The bulk of Wegener and Fabrigar’s article discusses the relationship between power and the probability of false positive results. A false positive result occurs when a statistically significant result is obtained in the absence of a real effect. The standard criterion of statistical significance, p < .05, states that a researcher that tests 100 false hypothesis without a real effect is expected to obtain 95 non-significant results and 5 false positive results. This may sound sufficient to keep false positive results at a low level. However, the false positive risk is a conditional probability based on a significant result. If a researcher conducts 100 studies, obtains 5 significant results, and interprets these results as real effects, the researcher has a false positive rate of 100% because 5 significant results are expected by chance along. An honest researcher would conclude from a series of studies with only 5 out of 100 significant results that they found no evidence for a real effect.

Now let’s consider a researcher that conducted 100 studies and obtained 24 significant results. As 24 is a lot more than the expected 5 studies by chance along, the researcher can conclude that at least some of the 24 significant results are caused by real effects. However, it is also possible that some of these results are false positives. Soric (1989 – not cited by Wegener and Fabrigar – derived a simple formula to estimate the false discover risk. The formula makes the assumption that studies of real effects have 100% power to detect a real effect. As a result, there are zero studies that fail to provide evidence for a real effect. This assumption makes it possible to estimate the maximum percentage of false positive results.

In this simple example, we have 4 false positive results and 20 studies with evidence for a real effect. Thus, the false positive risk is 4 / 24 = 17%. While 17% is a lot more than 5%, it is still pretty low and doesn’t warrant claims that “most published results are false” (Ioannidis, 2005). Yet, it is also not very reassuring if 17% of published results might be false positives (e.g., 17% of cancer treatments actually do not work). Moreover, based on a single study, we do not know which of the 24 results are true results and false results. With a probability of 17% (1/6), trusting a result is like playing Russian roulette. The solution to this problem is to conduct a replication study. In our example, the 20 true effects will produce significant results again because they were obtained with 100% power to do so. However, the chance to replicate one of the 4 false positive results is only 5/100 * 5 / 100 = 25 / 10,000 = 0.25%. So, with high-powered studies, a single replication study can separate true and false original findings.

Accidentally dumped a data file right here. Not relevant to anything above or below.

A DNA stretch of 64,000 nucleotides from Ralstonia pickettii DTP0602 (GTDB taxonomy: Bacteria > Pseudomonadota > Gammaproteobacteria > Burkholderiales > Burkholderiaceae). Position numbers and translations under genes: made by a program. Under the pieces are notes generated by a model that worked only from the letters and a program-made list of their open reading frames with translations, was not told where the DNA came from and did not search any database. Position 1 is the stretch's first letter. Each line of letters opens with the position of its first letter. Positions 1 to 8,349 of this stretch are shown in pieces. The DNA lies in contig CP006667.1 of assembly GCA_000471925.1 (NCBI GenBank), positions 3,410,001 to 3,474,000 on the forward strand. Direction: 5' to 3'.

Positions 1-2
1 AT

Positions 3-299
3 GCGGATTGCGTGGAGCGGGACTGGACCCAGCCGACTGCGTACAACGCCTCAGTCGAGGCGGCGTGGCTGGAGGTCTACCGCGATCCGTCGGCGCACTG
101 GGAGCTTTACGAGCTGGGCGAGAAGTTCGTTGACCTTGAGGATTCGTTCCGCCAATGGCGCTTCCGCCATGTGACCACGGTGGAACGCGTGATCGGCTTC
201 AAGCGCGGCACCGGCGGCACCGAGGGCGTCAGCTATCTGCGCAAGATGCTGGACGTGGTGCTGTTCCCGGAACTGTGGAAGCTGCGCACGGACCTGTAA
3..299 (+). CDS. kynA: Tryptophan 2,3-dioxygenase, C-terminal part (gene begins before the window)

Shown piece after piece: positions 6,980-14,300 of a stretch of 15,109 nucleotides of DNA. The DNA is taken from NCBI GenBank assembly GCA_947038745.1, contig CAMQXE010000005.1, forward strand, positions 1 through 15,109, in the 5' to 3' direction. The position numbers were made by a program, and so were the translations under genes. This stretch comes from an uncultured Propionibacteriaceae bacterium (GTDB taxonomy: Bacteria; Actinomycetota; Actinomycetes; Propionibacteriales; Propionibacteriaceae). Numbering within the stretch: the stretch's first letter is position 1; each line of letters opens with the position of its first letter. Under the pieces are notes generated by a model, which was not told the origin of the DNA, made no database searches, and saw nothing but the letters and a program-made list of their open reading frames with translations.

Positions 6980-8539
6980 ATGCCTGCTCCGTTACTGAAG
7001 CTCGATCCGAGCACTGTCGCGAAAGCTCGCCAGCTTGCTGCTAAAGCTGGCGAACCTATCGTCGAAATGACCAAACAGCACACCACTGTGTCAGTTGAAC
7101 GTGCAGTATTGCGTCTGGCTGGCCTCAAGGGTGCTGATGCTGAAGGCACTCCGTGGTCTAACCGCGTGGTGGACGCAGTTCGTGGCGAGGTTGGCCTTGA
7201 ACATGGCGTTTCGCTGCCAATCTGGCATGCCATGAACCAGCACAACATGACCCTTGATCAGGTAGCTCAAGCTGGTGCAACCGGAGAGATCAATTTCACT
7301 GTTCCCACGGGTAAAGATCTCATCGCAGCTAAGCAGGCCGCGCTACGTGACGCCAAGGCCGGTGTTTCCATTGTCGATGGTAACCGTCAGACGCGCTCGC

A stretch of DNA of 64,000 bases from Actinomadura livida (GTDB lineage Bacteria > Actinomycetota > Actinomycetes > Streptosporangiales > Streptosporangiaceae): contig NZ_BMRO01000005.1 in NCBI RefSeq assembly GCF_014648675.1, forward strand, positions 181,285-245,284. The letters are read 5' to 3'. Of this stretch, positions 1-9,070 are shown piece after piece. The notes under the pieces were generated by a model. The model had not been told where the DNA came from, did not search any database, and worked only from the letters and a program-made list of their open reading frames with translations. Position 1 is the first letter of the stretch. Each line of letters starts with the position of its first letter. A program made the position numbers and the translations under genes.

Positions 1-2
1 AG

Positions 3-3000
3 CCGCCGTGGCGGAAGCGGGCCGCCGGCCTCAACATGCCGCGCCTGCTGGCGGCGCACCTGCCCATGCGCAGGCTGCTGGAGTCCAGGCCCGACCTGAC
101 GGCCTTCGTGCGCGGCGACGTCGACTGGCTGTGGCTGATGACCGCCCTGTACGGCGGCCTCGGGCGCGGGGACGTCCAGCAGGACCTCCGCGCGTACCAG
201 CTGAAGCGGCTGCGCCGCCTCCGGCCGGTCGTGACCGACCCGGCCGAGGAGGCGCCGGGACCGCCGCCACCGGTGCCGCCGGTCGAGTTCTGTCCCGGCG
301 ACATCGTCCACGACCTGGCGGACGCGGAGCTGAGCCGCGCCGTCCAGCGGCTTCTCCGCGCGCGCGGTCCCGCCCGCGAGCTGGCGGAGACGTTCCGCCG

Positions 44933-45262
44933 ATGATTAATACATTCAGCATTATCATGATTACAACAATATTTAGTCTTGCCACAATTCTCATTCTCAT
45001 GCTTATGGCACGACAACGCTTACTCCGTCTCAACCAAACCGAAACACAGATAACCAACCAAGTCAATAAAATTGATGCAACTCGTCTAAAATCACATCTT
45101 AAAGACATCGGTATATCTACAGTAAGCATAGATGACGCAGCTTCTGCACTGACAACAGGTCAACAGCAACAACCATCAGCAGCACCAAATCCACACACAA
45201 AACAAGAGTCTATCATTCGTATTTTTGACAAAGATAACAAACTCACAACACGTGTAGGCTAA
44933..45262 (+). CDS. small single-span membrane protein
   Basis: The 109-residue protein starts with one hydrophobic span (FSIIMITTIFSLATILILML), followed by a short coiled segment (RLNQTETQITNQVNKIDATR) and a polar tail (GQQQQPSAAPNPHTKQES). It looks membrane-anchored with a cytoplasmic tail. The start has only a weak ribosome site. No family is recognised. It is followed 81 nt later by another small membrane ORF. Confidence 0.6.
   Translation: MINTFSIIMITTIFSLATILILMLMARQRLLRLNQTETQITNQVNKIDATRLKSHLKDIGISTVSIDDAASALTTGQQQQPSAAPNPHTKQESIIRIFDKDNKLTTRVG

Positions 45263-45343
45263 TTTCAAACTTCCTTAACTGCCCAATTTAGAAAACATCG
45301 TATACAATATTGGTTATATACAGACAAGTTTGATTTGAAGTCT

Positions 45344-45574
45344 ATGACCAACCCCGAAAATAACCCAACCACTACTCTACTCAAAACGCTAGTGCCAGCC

Things look different in a world with low powered studies. Let’s assume that studies have only 25% power to produce a significant result, which is in accordance with the success rate in replication studies in social psychology (Open Science Collaboration, 2005).

In this scenario, there is only 1 false positive result and the false positive risk is only 1 out of 21, ~ 5%. Of course, researchers do not know this and have to wonder whether some of 21 significant results are false positives. When they conduct a replication study, only 6 (25/100 * 25/100) of their 20 significant results replicate. Thus, a single replication study does not help to distinguish true and false findings. This leads to confusion and the need for additional studies to separate true and false findings, but low power will produce inconsistent results again and again. The consequences can be seen in the actual literature in social psychology. Many literatures are a selected set of inconsistent results that do not advance theories.

In sum, high powered studies quickly separate true and false findings, whereas low powered studies produce inconsistent results that make it difficult to separate true and false findings (Maxwell, 2004, not cited by Wegener & Fabrigar).

Actions speak louder than Words

Over the past decade, my collaborators and I I have developed powerful statistical tools to estimate the power of studies that were conducted (Bartos & Schimmack, 2021; Brunner & Schimmack, 2022; Schimmack, 2012). In combination with Soric’s (1989) formula, estimates of actual power can also be used to estimate the real false positive risk. Below, I show some results when this method is applied to social psychology. I focus on the journal Personality and Social Psychological Bulletin for two reasons. First, Wegener and Fabrigar were co-editors of this journal right after concerns about questionable research practices and low power became a highly discussed topic and some journal editors changed policies to increase replicability of published results (e.g., Steven Lindsay at Psychological Science). Examining the power of studies published in PSPB when Wegener and Fabrigar were editors provides objective evidence about their actions in response to concerns about replication failures in social psychology. Another reason to focus on PSPB is that Wegener and Fabrigar published their defense of low powered research in this journal, suggesting a favorable attitude towards their position by the current editors. We can therefore examine whether the current editors changed standards or not. Finally, PSPB was edited from 2017 to 2021 by Chris Crandall, who has been a vocal defender of results obtained with questionable research practices on social media.

Let’s start with the years before concerns about replication failures became openly discussed. I focus on the years 2000 to 2012.